Alexander Levy could well be the French star this year’s Ryder Cup needs

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This year’s Ryder Cup in Paris looks set to have a gaggle of brash, uber-talented Americans, wily veterans, a European team packed full of young talent and maybe even Tiger Woods. But it might be missing one key ingredient – a Frenchman. 

Though not if Alexander Levy has anything to say about it. 

Levy was born in California to French parents but has lived in Bandol, on the Cote d’Azur, since he was four years old. The seven-year pro has never taken part in a Masters, has never made the cut at The Open and his best major finish was tied-27th at the 2015 US Open. In short, he feels like an unlikely Ryder Cup selection. 

And yet Europe captain Thomas Bjorn admitted at the launch of the competition last year that he would like a French representative in the team if possible. Levy just made it more so with a vital win this weekend in the Hassan Trophy.

“This feels so good,” said Levy, who held off Spaniard Alvaro Quiros to win the event in Morocco and catapult himself into the top 10 of the Ryder Cup standings.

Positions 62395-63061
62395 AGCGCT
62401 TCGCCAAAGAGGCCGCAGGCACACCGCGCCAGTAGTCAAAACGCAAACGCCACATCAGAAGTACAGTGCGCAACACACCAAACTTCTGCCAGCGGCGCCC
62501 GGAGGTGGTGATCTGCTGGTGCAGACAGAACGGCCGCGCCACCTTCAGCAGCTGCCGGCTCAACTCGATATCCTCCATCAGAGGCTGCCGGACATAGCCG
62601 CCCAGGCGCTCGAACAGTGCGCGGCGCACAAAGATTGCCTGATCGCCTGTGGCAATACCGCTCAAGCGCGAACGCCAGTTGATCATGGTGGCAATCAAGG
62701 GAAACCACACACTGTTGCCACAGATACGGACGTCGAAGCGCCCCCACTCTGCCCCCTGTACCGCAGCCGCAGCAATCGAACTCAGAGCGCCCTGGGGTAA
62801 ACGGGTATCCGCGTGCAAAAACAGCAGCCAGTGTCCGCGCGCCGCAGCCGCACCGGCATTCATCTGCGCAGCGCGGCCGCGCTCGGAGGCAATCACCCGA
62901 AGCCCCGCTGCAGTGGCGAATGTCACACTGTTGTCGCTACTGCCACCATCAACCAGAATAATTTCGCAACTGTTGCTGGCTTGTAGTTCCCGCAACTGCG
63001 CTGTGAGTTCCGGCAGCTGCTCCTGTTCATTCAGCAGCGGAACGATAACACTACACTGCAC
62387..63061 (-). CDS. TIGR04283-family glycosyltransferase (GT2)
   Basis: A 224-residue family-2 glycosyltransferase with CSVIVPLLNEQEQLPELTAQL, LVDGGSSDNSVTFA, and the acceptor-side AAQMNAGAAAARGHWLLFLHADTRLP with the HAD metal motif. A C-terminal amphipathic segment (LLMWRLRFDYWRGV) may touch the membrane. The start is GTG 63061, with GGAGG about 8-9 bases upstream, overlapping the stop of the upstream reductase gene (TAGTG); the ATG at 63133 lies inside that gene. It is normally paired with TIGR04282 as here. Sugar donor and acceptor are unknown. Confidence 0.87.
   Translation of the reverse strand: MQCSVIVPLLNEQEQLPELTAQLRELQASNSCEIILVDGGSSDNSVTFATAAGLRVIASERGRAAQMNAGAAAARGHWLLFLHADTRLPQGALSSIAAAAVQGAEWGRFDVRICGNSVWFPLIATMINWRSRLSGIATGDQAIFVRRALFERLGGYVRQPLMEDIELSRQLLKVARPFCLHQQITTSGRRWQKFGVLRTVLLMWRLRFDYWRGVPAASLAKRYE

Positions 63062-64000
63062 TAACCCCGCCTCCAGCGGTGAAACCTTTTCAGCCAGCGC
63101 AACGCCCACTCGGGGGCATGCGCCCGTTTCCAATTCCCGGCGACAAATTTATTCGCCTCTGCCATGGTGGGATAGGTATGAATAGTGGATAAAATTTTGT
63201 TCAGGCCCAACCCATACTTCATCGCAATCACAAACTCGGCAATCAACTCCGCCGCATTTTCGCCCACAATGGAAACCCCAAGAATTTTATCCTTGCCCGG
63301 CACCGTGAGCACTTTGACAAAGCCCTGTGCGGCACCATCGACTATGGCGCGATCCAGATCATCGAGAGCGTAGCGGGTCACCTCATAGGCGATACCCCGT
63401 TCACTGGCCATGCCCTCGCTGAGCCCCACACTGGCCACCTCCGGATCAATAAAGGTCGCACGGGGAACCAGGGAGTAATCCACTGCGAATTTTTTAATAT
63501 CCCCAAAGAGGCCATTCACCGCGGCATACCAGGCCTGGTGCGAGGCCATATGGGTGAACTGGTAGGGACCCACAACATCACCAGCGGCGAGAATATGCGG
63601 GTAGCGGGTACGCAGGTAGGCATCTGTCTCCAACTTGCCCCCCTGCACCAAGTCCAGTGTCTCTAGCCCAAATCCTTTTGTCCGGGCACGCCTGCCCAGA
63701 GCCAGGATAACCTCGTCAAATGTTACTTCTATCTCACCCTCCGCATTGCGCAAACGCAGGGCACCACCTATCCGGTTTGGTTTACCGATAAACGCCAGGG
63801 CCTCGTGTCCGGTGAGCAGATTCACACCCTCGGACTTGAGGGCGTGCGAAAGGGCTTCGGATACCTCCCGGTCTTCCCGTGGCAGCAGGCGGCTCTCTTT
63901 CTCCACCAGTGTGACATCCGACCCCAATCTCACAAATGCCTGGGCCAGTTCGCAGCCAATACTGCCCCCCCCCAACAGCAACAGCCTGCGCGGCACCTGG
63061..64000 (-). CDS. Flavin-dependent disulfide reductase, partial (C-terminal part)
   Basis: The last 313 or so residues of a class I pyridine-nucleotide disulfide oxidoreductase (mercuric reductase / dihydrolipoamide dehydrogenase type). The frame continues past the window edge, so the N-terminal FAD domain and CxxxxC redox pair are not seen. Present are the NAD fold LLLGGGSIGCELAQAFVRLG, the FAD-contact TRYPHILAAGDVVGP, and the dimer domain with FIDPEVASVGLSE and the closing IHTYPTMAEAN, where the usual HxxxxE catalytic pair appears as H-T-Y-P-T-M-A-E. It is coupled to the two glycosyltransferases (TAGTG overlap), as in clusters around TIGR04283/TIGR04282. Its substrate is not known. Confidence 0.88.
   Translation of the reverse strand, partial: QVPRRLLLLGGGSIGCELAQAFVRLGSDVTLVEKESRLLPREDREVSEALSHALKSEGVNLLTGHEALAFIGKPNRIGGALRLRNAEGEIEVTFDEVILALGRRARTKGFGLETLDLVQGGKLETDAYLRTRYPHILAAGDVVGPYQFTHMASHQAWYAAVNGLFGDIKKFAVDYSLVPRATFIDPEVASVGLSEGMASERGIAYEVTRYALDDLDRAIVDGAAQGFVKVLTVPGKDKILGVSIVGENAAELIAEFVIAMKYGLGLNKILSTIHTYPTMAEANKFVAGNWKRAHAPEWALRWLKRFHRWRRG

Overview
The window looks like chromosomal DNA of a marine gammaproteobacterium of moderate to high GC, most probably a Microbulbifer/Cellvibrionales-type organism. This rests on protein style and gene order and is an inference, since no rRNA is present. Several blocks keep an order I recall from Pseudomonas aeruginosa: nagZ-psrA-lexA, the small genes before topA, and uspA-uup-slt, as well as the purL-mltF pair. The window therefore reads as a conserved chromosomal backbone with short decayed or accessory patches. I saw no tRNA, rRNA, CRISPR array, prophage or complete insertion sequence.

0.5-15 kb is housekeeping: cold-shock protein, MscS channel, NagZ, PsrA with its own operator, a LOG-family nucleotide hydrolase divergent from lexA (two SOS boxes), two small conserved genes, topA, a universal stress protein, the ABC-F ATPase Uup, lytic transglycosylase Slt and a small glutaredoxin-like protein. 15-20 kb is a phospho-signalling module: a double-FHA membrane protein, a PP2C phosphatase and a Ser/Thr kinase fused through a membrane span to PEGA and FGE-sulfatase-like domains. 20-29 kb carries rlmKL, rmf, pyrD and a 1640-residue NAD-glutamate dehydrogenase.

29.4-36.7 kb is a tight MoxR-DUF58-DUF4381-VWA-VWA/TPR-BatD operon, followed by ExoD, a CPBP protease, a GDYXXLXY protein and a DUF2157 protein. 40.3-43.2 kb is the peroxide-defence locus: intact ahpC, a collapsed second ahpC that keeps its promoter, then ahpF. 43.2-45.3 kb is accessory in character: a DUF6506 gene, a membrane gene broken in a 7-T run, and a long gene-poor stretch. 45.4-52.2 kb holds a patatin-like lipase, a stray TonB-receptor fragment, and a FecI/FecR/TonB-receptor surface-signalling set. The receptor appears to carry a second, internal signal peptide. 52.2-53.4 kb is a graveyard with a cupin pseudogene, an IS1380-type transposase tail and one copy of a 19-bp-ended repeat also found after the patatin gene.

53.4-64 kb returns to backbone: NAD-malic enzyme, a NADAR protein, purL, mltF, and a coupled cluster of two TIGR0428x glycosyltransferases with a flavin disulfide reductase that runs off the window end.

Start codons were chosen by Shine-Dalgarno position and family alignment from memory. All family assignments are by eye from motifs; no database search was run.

“I’m a little bit tired now because it was really tough today, but I did a really good job. For me, I played an amazing game and I’m so happy to win this trophy.”

And when asked about his hopes of making the 12-man team to play at Le Golf National in September, Levy said he was focused on improving and continuing to win tournaments to force his way into the picture. 

“I said at the start of the season, I need to improve my game,” he added. “I need to work a lot, but I worked a lot the last two days, two weeks, and I won this trophy.

“So that’s helped me but step by step, it’s a good win but I need to go back to work because we can see we have a lot of good players in Europe. So it will be tough to make it.”

While Levy’s win now makes him the ninth-ranked golfer in the European points table – sandwiched between Rory McIlroy and Sergio Garcia – this year will see captain Bjorn handed an extra wildcard pick while tournaments closer to the Ryder Cup will also offer extra points in the chase for team berths. Although well-positioned now, Levy and his camp know there is a lot of golf to be played before he can believe he is in the team.

Levy didn’t beat the strongest field in Morocco to bag himself those valuable points, but if he is to be in contention for a place in the European team and a shot at being a French national hero then he will likely need more trophies in his cabinet by the end of the summer. And if he misses out, it won’t be for the want of trying.

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